Roman emperor Nero, named Lucius Domitius Ahenobarbus at birth, ruled more than 2,000 years ago. He was born Dec. 15, 37 A.D., not long after Pontius Pilate had Jesus nailed to the cross between two thieves.
I recall hearing that while Rome was burning, Nero was playing the fiddle. Fake news, maybe. So I sought the truth. According to the ancient biographer Suetonius, Nero was the son of the first Roman emperor’s only daughter, and his ancestors were not what you would call hospitable folks. His grandfather enjoyed “violent gladiator games,” and his father was “irascible and brutal.”
His father, Domitus, had apparently been involved in a political scandal of some kind and died in 40 when Nero was 3. Before that, Nero’s mother Agrippina had her own scandal and was a “suspect of adultery with her brother-in-law.” Quite a group running things back then, replete with
banishments, power grabs, and plots to take control—even
Just the kind of environment for someone to seize control of the government. His great uncle Claudius took Nero’s mother for his fourth wife and added Claudius to his name “to mark the adoption.” And so he became Nero Claudius Caesar Drusus Germanicus and entered public life as an adult at 14 years old.
While there were differing accounts about how Claudius died in 54, most folks think Nero’s mother Agrippina helped to make sure her son would become the emperor. So with a little manipulation, Nero rose to power.
All reports from ancient writers say Nero was quite extravagant in his construction projects and the way he spent the country’s funds and left the provinces ruined. But historians today take a different view, believing that Nero was really interested in making things better with public works projects and charity—which took lots of cash and seems likely for someone leading his country to make it great. Still, Nero’s policies were deemed “well-meant but incompetent notions.” Like a failed initiative to abolish taxes in an effort to help the people.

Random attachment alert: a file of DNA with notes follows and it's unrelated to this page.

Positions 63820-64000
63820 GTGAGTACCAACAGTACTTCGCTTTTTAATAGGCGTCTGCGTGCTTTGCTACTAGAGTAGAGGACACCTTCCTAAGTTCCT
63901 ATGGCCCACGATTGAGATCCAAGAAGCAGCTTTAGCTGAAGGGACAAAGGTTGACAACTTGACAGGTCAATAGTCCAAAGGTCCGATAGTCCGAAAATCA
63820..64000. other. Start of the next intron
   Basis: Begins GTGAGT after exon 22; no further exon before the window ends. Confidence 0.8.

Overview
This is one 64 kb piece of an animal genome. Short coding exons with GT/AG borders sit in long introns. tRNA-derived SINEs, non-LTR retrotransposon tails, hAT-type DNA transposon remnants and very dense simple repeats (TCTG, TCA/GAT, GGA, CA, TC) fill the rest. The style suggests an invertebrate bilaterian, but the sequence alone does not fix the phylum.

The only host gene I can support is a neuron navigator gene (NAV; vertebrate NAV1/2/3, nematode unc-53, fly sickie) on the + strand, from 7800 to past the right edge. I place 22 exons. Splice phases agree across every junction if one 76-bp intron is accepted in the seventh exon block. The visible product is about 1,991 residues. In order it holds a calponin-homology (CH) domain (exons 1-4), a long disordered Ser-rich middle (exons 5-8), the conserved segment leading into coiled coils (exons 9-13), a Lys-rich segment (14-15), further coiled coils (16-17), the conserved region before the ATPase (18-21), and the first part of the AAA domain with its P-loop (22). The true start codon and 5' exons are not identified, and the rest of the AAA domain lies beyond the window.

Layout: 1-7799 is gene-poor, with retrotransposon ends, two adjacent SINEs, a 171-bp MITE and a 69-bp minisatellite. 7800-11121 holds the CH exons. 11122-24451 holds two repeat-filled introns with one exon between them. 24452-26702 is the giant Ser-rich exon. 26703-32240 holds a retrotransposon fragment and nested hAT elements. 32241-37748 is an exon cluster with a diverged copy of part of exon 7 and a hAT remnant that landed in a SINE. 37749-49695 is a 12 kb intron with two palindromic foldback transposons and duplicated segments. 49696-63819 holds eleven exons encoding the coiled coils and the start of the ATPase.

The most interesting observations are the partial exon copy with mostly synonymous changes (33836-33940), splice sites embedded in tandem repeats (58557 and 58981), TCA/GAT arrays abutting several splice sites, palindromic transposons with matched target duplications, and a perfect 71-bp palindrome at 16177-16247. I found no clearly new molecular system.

At only 16 years old when he became emperor in 54, Nero had no experience in governing. His tutor, Seneca, is said to have written his first speech before the Senate, and his mother has been reportedly to have “meant to rule through her son.” While she was doing that, they say she got even with her political rivals and murdered three of them. How’s that for taking care of business?
Nero followed in his mother’s footsteps by getting rid of people who didn’t share his beliefs. He was also said to be having an affair with a slave girl, and he poisoned his half-brother Britannicus because his mother sided with him when she saw Nero was following his own mind. That got her exiled from the palace.
Later, he had his mother killed, possibly because of her disapproval of his affair with Poppaea Sabina while she was still married. Regardless, Agrippina was no more. The modern scholar Miriam Griffiths suggests things go really went downhill after her death and says, “Nero lost all sense of right and wrong and listened to flattery with total credulity.”